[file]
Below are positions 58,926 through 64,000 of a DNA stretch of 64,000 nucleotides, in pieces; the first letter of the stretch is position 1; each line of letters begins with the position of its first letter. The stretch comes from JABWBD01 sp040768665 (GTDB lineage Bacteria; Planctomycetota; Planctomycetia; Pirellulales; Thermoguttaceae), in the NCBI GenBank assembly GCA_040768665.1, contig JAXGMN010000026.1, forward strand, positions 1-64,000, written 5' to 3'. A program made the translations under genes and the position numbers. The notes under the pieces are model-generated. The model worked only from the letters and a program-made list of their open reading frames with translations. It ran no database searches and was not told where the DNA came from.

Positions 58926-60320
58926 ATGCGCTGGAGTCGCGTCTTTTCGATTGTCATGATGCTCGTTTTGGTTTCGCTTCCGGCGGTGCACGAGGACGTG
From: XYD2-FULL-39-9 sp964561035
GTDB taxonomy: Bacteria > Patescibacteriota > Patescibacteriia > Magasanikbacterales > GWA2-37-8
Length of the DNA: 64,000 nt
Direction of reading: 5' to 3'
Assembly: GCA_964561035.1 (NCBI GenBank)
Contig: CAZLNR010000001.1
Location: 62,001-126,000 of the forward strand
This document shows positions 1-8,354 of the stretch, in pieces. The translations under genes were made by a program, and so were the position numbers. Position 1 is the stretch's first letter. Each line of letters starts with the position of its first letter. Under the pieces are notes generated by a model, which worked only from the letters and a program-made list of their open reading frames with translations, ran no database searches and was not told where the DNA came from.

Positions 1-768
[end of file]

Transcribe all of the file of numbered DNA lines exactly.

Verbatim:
Below are positions 58,926 through 64,000 of a DNA stretch of 64,000 nucleotides, in pieces; the first letter of the stretch is position 1; each line of letters begins with the position of its first letter. The stretch comes from JABWBD01 sp040768665 (GTDB lineage Bacteria; Planctomycetota; Planctomycetia; Pirellulales; Thermoguttaceae), in the NCBI GenBank assembly GCA_040768665.1, contig JAXGMN010000026.1, forward strand, positions 1-64,000, written 5' to 3'. A program made the translations under genes and the position numbers. The notes under the pieces are model-generated. The model worked only from the letters and a program-made list of their open reading frames with translations. It ran no database searches and was not told where the DNA came from.

Positions 58926-60320
58926 ATGCGCTGGAGTCGCGTCTTTTCGATTGTCATGATGCTCGTTTTGGTTTCGCTTCCGGCGGTGCACGAGGACGTG
From: XYD2-FULL-39-9 sp964561035
GTDB taxonomy: Bacteria > Patescibacteriota > Patescibacteriia > Magasanikbacterales > GWA2-37-8
Length of the DNA: 64,000 nt
Direction of reading: 5' to 3'
Assembly: GCA_964561035.1 (NCBI GenBank)
Contig: CAZLNR010000001.1
Location: 62,001-126,000 of the forward strand
This document shows positions 1-8,354 of the stretch, in pieces. The translations under genes were made by a program, and so were the position numbers. Position 1 is the stretch's first letter. Each line of letters starts with the position of its first letter. Under the pieces are notes generated by a model, which worked only from the letters and a program-made list of their open reading frames with translations, ran no database searches and was not told where the DNA came from.

Positions 1-768